So, back to May in Vilanova. Our Dutch friends, Tom and Margaret, decided to throw an afternoon get-together to say farewell to all their friends on Sunday 18. This coincided with Scott’s arrival later that evening at El Prat airport, Barcelona, which meant that, while the assembled company got stuck in to drinks and snacks and quietly got merry, Georgie boy sunk a whole deck of Fanta Limon Zero as he doesn’t drink and drive, unlike some out here. I wasn’t feeling at my brightest that day, having slightly overindulged the previous day while watching a feast of exciting football from around Europe.
Although both the Scottish and English Cup Finals were up for grabs (well bottled Dundee United!) and three of our tangerine-bedecked lads, Gavin, Greg and Scott were at the final in Glasgow, all eyes and ears over here were firmly fixed on the winner-takes-all clash at the Camp Nou where Barça needed to beat the visitors Atletico Madrid to steal La Liga from them on the last day. Despite going a goal up, the Catalans could not however thwart the wonderful exuberance of Simeone’s cracking good team and an equaliser was enough to hand a well-deserved title to the Madrileños! The locals were gutted of course but there was a surprisingly large contingent of Atletico supporters in the bar and they celebrated in style while the beaten men cursed and dragged themselves back to their homes for a cosy evening of spite and bile!
I must correct a terrible oversight from earlier in the month when I failed to mention how delighted I was that my old favourites, Dundee F.C., won the Championship title on a day of ridiculous tension and more than a tincture of controversy. While Dundee were holding on to a 2-1 lead over Dumbarton at Dens Park and thereby securing the title, their challengers Hamilton Academicals kept their hopes alive by hammering 10 (yes, ten!) past a beguiled Morton who had defied all the odds by defeating Dundee two weeks earlier. As I listened to the goals raining in at Greenock, I knew, as did everyone in Dundee and beyond, that an equaliser from Dumbarton would send Hamilton into the Premier League and force Dundee to try for promotion via the play-offs.
Thankfully, Dundee held on and the celebrations on the pitch were unrestrained and so well-merited. It was brilliant that my eldest, George, got to see the second half live and even better that my grandson Ben was with him at his first ever football match. And to make sure the day was almost perfect, George ensured that the wee man joined the pitch invasion at the end and gave us this classic photo!
So, there we were, sober as judges at Tom and Margaret’s farewell “do”. On two occasions our hostess had come over and whispered in my ear, asking me to go and get my guitar and give the assembled guests a tune and on both occasions I had responded in the negative. But when she asked for a third time, well, God bless her, I crumbled and fetched the said instrument of torture. In fact it was a really good move because, as sometimes happens when I play for a group of guests, I chose the songs they wanted to hear luckily and the whole party quickly warmed up and moved to a new level. By the time we were roaring out the Monkees’ “Daydream Believer”, the pitch was jumping and we almost took ourselves over the edge with a second rendering of Tammy Wynette’s “Stand by your Man!” Just wonderful, so it was!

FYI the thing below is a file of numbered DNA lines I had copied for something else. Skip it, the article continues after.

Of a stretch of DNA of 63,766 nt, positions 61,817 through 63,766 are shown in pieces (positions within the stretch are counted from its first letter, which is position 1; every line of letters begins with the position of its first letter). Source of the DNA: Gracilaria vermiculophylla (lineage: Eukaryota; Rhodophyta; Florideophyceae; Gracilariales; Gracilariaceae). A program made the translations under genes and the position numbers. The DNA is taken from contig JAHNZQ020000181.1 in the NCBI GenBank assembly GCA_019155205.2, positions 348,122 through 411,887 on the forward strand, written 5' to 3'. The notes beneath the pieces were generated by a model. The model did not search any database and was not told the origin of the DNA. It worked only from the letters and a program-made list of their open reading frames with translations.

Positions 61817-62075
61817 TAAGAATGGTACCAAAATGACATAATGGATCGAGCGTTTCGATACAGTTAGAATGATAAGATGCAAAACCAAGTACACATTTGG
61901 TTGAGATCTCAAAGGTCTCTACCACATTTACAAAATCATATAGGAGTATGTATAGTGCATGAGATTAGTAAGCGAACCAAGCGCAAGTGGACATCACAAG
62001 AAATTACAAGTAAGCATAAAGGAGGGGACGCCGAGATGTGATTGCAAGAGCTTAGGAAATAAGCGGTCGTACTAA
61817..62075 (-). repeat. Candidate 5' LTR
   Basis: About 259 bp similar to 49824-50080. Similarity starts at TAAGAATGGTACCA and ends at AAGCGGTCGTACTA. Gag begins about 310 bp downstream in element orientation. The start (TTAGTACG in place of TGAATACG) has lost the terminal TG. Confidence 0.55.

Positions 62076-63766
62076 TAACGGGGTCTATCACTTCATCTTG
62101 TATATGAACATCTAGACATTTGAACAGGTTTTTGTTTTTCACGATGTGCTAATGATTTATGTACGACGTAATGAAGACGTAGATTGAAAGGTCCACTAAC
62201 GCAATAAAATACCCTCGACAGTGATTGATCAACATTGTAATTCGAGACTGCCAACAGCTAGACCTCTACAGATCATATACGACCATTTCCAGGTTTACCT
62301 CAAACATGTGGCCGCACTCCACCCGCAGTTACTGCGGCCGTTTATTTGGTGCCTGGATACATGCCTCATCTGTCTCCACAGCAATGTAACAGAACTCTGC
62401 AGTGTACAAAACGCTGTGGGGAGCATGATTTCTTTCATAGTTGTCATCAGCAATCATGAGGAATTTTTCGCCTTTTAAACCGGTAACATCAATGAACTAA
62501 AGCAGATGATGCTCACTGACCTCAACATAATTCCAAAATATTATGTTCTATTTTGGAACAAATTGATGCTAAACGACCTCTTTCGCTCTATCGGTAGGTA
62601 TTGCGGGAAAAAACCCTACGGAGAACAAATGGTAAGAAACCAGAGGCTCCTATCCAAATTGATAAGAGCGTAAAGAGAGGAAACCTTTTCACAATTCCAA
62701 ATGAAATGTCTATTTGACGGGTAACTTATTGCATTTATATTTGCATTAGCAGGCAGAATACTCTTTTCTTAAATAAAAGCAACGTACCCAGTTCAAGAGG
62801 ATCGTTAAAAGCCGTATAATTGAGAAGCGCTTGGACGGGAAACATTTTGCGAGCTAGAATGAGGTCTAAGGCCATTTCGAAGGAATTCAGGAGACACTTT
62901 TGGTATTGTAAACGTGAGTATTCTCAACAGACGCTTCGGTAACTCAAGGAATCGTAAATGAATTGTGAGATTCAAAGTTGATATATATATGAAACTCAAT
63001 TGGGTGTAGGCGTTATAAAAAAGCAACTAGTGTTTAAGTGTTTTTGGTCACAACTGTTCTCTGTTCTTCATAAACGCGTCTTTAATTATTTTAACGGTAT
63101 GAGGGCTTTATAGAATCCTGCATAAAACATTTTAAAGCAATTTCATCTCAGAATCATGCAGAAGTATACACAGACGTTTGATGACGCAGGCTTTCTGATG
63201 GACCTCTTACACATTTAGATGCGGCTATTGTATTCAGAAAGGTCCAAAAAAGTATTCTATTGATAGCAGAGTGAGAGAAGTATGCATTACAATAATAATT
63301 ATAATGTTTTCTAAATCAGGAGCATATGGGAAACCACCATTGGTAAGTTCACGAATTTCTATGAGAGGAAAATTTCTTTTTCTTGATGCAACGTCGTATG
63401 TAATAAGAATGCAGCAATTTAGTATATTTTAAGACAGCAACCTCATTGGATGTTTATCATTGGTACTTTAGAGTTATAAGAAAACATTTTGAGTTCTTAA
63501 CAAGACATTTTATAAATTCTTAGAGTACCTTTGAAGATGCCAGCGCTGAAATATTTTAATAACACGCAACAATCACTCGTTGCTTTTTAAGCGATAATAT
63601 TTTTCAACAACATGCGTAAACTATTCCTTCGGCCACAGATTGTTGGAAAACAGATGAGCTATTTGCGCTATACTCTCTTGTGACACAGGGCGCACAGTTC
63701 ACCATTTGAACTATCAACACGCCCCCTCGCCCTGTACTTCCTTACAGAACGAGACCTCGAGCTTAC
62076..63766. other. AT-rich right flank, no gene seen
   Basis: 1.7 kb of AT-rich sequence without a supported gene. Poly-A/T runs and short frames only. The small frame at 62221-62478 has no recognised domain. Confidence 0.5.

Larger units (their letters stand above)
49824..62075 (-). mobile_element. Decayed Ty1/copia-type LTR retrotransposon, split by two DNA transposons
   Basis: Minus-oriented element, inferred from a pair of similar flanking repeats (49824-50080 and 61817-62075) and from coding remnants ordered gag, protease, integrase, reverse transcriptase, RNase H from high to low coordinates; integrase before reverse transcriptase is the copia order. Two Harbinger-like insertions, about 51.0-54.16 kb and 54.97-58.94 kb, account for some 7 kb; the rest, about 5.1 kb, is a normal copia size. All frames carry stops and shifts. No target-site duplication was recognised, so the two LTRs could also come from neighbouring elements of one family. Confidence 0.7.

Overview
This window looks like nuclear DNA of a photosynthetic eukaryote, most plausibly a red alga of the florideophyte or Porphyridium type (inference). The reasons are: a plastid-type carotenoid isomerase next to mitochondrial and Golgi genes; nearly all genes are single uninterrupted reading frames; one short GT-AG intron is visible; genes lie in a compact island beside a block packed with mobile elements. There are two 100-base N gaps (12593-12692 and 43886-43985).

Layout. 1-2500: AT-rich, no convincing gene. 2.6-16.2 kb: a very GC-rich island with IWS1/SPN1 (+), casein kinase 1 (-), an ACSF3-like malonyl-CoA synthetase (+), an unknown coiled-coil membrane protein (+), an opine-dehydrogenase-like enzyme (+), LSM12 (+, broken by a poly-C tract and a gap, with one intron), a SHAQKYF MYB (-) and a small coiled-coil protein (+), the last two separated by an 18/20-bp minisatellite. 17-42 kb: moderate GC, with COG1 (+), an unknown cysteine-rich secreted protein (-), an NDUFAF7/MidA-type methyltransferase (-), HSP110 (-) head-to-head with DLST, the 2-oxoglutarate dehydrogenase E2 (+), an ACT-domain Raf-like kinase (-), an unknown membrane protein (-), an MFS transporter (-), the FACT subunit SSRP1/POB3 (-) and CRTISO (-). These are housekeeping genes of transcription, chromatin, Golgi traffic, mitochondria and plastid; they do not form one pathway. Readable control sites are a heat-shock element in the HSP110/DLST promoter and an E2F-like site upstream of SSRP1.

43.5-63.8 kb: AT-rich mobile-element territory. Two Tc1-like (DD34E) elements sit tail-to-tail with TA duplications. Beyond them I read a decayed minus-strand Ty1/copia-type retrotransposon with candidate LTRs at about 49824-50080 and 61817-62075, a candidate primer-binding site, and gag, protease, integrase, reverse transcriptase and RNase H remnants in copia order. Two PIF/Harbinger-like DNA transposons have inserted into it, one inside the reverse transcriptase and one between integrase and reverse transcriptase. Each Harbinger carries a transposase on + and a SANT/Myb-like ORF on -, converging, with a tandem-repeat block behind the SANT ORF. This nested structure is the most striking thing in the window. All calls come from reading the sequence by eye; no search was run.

At eight o’clock we zoomed off to the airport where we picked up a smiling, happy Scott before driving back to Vilanova Park where we caught up on what’s been happening in his life over a chicken-and-chips takeaway. Delicious! Scott was very impressed with the new caravan and elected to sleep on the bench bed rather than slink next door and spend the night alone in the Magic Caravan. This proved very helpful to us as he was able to report on how comfortable the make-up bed was at the end of his stay.
We quickly resolved to spend the next 2 days locally and enjoy the good weather, given that the forecast was not the best. The first day, after we had deposited Mary at her work in town, we came back to the campsite and had a “no holds barred” tennis challenge. Scott raced to 4-0 in the first before the old man took control and ran out victor by 7 games to 5. Set 2 was a more straightforward stroll in the sunshine for yours truly and it was just a pity that the 6-3 win was not celebrated by the traditional leap over the net. Not nowadays dear readers! Still, I think the wee man was quite impressed that I can still move (a little!) around the court and he admitted he had not expected me to return some of his shots which he thought would be winners. It’s nice to know I’m still alive!
On the Tuesday, Scott came with me to pick up Guillem and then wandered around the Rambla by himself until Mary finished work. They then spent a couple of hours in town before I picked them up in the Audi after I’d finished at Guillem’s. That evening, we decided to hit Barcelona reasonably early next morning but for a change I said I would drive into the city to save us time with it being Scott’s last full day for this visit. And that’s what we did on the Wednesday, me driving us into Barcelona and straight up the Tibidabo hill for a reportedly splendid view of the city from above. That is, assuming that there isn’t a thick fog! By the time we were at the top of the hill I could just about make out the side of the road! There was unfortunately no alternative but to turn and drop back down below the cloud by which time the view was more at block of flats height and the vista was gone. Mary and I will no doubt get to admire the panorama on a future visit but for the moment, sorry Scott, maybe next time.